Stay Connected

Follow ERS on Twitter
Subscribe to RSS feeds
Subscribe to ERS e-Newsletters.aspx
Listen to ERS podcasts
Read ERS blogs at USDA

Introduction of New Food Products With Voluntary Health- and Nutrition-Related Claims, 1989-2010

by Stephen Martinez

Economic Information Bulletin No. (EIB-108) 54 pp, February 2013

What Is the Issue?

Voluntary health- and nutrition-related claims by food companies were present on 43.1 percent of new products introduced in 2010. Health- and nutrition-related claims such as “low fat,” “low cholesterol,” or “high fiber” potentially influence consumer purchases and can lead companies to reformulate their less healthy products to qualify for the claims; hence, it is important to understand food companies’ adoption of these claims.

This study tracks health- and nutrition-related claims on new U.S. food and beverage products from 1989 to 2010 and delineates the claims by product category and type of claim. Over the 2009 to 2010 period, we also evaluate sales and average nutrient content of all new food and beverage products carrying at least 1 of the top 10 health-and nutrition-related claims from 2010.

What Did the Study Find?

The percentage of food products making health- and nutrition-related claims fell between 1989 and 2001, while the number of claims per product increased. The overall percentage decrease in claims followed the Nutrition Labeling and Education Act (NLEA) of 1990, which was implemented in 1993/1994. The act made the Nutrition Facts label mandatory and established rules for the use of voluntary health- and nutrition-related claims on food and beverage products, such as those related to low/no fat, low/no cholesterol, and high fiber. This suggests that the NLEA may have led to reductions in overall claim usage by preventing non-qualifying products from using specific claims. In addition, the number of claims per product increased from 2.0 in 1989 to 2.2 in 2001. This suggests that the NLEA did not undermine the competitive process, but may have contributed to its expansion by establishing a credible means of disclosing health and nutritional characteristics.

From 2001 to 2010, health- and nutrition-related claims became an increasingly important feature of new product introductions. Health- and nutrition-related claims per product continued to increase, from 2.2 in 2001 to 2.6 in 2010, which suggests that competition between companies continued to result in a more complete representation of the health and nutritional attributes of their products. A proliferation of new products with claims appealing to weight-conscious consumers over 2001 to 2010 reflects growing awareness of obesity-related problems and educational campaigns targeting obesity. Claims related to gluten, antioxidants, and omega-3 ranked among the leading health- and nutrition-related claims by 2010. Growing consumer demand for food products that contribute to overall health beyond basic nutrition may have provided manufacturers with incentives to supply and promote these products. The largest increase in health- and nutrition-related claims over 2001 to 2010 was for “no gluten,” followed by “no trans fats.” The growth in “no trans fats” claims came as companies responded to new food labeling regulations that required disclosure of the trans fats content, and public communications that gave prominence to limiting trans fatty acids. For new food products introduced in 2009 and 2010, sales and nutritional quality of those products carrying health- and nutrition related claims exceeded that of all new food products.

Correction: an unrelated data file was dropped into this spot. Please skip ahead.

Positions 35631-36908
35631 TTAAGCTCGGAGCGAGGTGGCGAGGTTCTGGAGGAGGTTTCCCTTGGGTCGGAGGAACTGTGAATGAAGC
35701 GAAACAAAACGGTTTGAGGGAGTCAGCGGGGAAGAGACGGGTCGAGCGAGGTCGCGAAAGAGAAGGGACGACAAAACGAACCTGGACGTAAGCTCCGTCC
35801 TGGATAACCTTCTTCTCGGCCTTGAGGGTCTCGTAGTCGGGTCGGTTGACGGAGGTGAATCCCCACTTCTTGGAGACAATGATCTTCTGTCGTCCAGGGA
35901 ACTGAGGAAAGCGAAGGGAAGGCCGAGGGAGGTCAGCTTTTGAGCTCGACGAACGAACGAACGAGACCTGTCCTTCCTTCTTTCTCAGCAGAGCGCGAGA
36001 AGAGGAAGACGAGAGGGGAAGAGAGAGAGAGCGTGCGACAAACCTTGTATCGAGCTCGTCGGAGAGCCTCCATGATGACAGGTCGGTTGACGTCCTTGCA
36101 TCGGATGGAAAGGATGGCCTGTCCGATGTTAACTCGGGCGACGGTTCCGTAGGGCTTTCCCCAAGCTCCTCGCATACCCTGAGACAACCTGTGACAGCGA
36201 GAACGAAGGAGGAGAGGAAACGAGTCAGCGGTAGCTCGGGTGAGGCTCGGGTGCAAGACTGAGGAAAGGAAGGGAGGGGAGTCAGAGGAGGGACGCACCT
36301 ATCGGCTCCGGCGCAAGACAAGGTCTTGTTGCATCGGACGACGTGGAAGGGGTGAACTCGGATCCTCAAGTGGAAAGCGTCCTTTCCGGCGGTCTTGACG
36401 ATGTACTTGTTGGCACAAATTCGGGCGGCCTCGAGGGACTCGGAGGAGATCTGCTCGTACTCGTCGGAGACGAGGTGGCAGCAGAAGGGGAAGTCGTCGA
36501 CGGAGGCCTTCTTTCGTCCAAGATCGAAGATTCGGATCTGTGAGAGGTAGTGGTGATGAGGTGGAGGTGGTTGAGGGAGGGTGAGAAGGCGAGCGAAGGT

How Was the Study Conducted?

This report relies primarily on data from the Product Launch Analytics database, developed by the Datamonitor Group. We used the database to track new products carrying health- and nutrition-related claims from 1989 to 2010. Datamonitor’s field research team collected information across 20 elements for each new product in the database, including brand, product category (e.g., snacks, cereal, and dairy), package size, ingredients, and most common marketing messages or claims made on packages. The team also provided a qualitative product description. We used Mintel’s Global New Product Database (Mintel GNPD) to compare the nutritional profile of new products with health- and nutrition-related claims to all new products over 2009 to 2010. We used data provided through a partnership between Mintel and Symphony IRI (formerly Information Resources, Inc., or IRI) to compare sales of new products in Mintel GNPD over the same period.

Last updated: Monday, November 09, 2015

For more information contact: Stephen Martinez